On the Shelf: Madeline Kahn: Being the Music, A Life

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Those of us who watched the actress Madeline Kahn (1942-1999) as she slipped into prominence--with a startling performance in the 1969 off-Broadway musical Promenade, followed by an over-the-top and almost-starmaking turn in Richard Rodgers' Two by Two (1970)--were not all that surprised when she proved herself an adept comedienne in films like "Paper Moon," "Blazing Saddles" and "Young Frankenstein." By 1974, Kahn was by any measure a star, thanks in good measure to Mel Brooks. But then, according to William V. Madison in "Madeline Kahn: Being the Music, A Life," it all disappeared. The talent didn't disappear, mind you; but it seems that Kahn's faith in herself, which was never strong, deserted her altogether. The life we get is one of constant disappointment, and altogether depressing.

The book, mind you, is not depressing; it is illuminating. It's Kahn's life, itself, that is almost unrelentingly depressing. Madison has followed her career step-by-step; every job seems to be discussed, including guest shots on television series. But the jobs come against a background of a terrible life-with-mother, and Paula Kahn beats Gypsy Rose Lee's mom hands-down. Paula comes back again and again, like a bad penny or a bounced check (and not infrequently with a bounced check). If Madeline finds success, momma poisons it; if Madeline earns praise, momma minimalizes it. This makes a rather interesting character study, one can say, but a miserable life for an actress whom we might have thought had reason to enjoy herself and her accomplishments.

Madison identifies On the Twentieth Century, the 1978 Cy Coleman-Betty Comden-Adolph Green-Harold Prince musical, as the nadir of Kahn's career. Her performance wasn't ruinous, at least not the performance I saw at the St. James shortly before Kahn's contract was prematurely terminated. It simply wasn't what was needed by the piece. The problem seemed to be that the role was written for the wildly cascading voice that Kahn demonstrated in Promenade and Two by Two--and most gloriously in the Barbara Cook role of Cunegonde in a 1968 New York Philharmonic concert version of Candide, celebrating Leonard Bernstein's 50th birthday. A mere decade later, that voice was gone; or rather, Kahn's belief that she could regularly hit the notes was gone. Here you had a terminally insecure singer--in terror of finding those high notes--handed a comic operetta filled with high notes, with success more or less riding on the star's performance. Kahn almost literally closed up and shut down. Not helping matters was that director Prince--who joined the show after the leading lady had been cast--was told Madeline Kahn but somehow mistook her for Bernadette Peters, and never managed to adjust. (While it might sound unlikely, at that stage of their careers it was not altogether unreasonable to confuse Kahn and Peters.)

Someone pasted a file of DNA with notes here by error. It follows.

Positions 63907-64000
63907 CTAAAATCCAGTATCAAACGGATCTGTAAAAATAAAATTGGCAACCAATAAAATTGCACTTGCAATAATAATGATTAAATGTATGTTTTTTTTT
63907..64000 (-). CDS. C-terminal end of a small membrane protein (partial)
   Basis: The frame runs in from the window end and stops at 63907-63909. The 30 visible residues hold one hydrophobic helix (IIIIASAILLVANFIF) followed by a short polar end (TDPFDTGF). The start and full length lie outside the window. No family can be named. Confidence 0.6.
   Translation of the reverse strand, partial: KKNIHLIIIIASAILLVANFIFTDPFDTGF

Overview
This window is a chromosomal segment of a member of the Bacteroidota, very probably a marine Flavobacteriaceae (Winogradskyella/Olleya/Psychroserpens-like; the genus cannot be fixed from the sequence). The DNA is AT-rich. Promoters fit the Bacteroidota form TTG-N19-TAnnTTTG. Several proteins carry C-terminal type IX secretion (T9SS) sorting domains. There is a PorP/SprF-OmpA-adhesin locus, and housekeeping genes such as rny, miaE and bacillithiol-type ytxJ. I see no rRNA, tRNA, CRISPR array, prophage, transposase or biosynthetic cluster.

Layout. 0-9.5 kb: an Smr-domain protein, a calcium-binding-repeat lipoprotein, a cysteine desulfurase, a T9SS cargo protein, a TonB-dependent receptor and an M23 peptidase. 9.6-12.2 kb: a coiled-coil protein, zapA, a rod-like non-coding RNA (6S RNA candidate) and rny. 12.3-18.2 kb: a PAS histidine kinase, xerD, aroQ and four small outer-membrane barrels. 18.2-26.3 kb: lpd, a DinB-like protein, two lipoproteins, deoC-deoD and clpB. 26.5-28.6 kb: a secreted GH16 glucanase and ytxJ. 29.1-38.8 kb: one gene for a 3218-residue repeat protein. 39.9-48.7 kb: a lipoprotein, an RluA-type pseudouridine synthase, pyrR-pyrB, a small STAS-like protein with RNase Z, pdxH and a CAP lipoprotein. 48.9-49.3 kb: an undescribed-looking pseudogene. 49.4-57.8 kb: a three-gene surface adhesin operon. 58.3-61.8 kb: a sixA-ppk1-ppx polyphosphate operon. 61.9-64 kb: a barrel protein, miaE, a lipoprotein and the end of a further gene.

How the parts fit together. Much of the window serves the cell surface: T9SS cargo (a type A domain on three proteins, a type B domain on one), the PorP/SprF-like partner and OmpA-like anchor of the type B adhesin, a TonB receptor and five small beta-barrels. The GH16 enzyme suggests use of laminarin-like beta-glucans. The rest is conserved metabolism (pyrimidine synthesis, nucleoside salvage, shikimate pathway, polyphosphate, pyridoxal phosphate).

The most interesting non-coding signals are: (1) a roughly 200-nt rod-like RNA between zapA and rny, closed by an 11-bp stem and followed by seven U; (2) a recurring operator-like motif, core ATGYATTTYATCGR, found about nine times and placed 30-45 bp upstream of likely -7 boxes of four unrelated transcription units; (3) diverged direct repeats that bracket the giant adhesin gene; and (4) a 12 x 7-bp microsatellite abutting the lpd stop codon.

After more or less walking out of Twentieth Century, Kahn's career fell to pieces. Bad films, poor sitcoms, and jobs undertaken solely for the money. (Momma had a tendency to come around demanding cash, and at one point actually sued Madeline.) These jobs included a poor revival of Born Yesterday opposite Ed Asner, which played an extended tour before reaching the 46th Street Theatre in 1989. Kahn did, happily, have a late-career triumph in 1993, as the middle sister "Gorgeous" in Wendy Wasserstein's The Sisters Rosensweig. Kahn was wonderful here, and deserved the Best Actress Tony Award she received.

But this was the only bright spot that came along; while the average audience member couldn't have known the turmoil of Kahn's life, I remember thinking at the time that this was the first winning performance I'd seen from her since "Blazing Saddles" and "Young Frankenstein" almost twenty years earlier.

But that was the end of it. The next time I saw Kahn was in a 1995 Carnegie Hall concert production of the troubled Stephen Sondheim/Arthur Laurents musical Anyone Can Whistle. This time both Madeline and Bernadette were on hand, playing the roles originated by Angela Lansbury and Lee Remick. (Lansbury served as narrator.) The benefit served as a major fundraiser, but the performance was poor. Kahn looked lost and unprepared, and was pointedly diminished by having the still-radiant Lansbury standing there at the podium.

The final time I saw Kahn was at some benefit or other at the Pierre, presumably late in the decade. Kahn appeared, in a quiet and non-flashy guise, to sing Bock and Harnick's "What Makes Me Love Him?" from The Apple Tree. For some reason, Sheldon was standing next to me at the back of the ballroom, and I said to him--during the musical introduction--that this should be lovely. But it wasn't. Kahn was distracted and could barely sing the notes. Giving her the benefit of the doubt, this well might have been after she was diagnosed with ovarian cancer, in 1998; or maybe not. I remember being puzzled that Kahn--who was clearly capable--couldn't even get through this relatively simple lullaby.

Madison makes clear in "Being the Music," though, that other than her late-career triumph in Rosensweig, this was typical of Kahn. A performer of talent and promise, she died on December 3, 1999 after what Madison paints as a troubled and surprisingly mirthless fifty-seven years.

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Madeline Kahn: Being the Music, A Life by William V. Madison is available from University Press of Mississippi